34. S. F. Sim, T. Y. Ling, L. Nyanti, T. Z. E. Lee, N. A. L. M. I. Lu, and T. Bakeh, “Distribution of major and trace elements in a tropical hydroelectric reservoir in Sarawak, Malaysia,” International Scholarly Research Notices, vol. 2014, Article ID 870187, 12 pages, 2014. View at Publisher · View at Google Scholar
  35. N. Milenkovic, M. Damjanovic, and M. Ristic, “Study of heavy metal pollution in sediments from the Iron Gate (Danube River), Serbia and Montenegro,” Polish Journal of Environmental Studies, vol. 14, no. 6, pp. 781–787, 2005. View at Google Scholar · View at Scopus
  36. H. Karadede and E. Ünlü, “Concentrations of some heavy metals in water, sediment and fish species from the Atatürk Dam Lake (Euphrates), Turkey,” Chemosphere, vol. 41, no. 9, pp. 1371–1376, 2000. View at Publisher · View at Google Scholar · View at Scopus
  37. J. G. Rangel-Peraza, J. de Anda, F. A. González-Farías, M. Rode, A. Sanhouse-García, and Y. A. Bustos-Terrones, “Assessment of heavy metals in sediment of Aguamilpa Dam, Mexico,” Environmental Monitoring and Assessment, vol. 187, no. 3, pp. 1–14, 2015. View at Publisher · View at Google Scholar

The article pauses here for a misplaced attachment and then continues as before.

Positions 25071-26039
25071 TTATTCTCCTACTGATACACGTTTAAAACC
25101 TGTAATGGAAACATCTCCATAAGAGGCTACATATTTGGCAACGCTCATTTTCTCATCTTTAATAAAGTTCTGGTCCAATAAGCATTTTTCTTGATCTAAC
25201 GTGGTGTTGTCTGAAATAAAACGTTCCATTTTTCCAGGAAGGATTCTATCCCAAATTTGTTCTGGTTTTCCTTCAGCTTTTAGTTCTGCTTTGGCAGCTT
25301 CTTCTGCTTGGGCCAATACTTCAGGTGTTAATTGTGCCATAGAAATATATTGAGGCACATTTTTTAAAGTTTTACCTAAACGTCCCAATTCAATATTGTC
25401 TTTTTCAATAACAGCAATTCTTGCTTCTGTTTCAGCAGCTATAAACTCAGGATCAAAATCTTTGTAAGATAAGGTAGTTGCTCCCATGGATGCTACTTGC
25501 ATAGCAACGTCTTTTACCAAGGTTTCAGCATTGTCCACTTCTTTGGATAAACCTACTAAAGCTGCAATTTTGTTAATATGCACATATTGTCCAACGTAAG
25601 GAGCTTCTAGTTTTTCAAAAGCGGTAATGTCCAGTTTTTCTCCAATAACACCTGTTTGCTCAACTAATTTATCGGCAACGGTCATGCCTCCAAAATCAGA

38. M. Öztürk, G. Özözen, O. Minareci, and E. Minareci, “Determination of heavy metals in fish, water and sediments of avsar dam lake in Turkey,” Iranian Journal of Environmental Health Science and Engineering, vol. 6, no. 2, pp. 73–80, 2009. View at Google Scholar · View at Scopus
  39. M. A. Knoll, D. B. Potter Jr., and C. Van De Ven, “Geology, hydrology and water use history atop the Cumberland Plateau in the Sewanee and Tracy City, Tenessee, area,” in Diverse Excursions in the Southeast: Paleozoic to Present, A. E. Holmes, Ed., pp. 205–206, The Geological Society of America, Boulder, Colo, USA, 2015. View at Google Scholar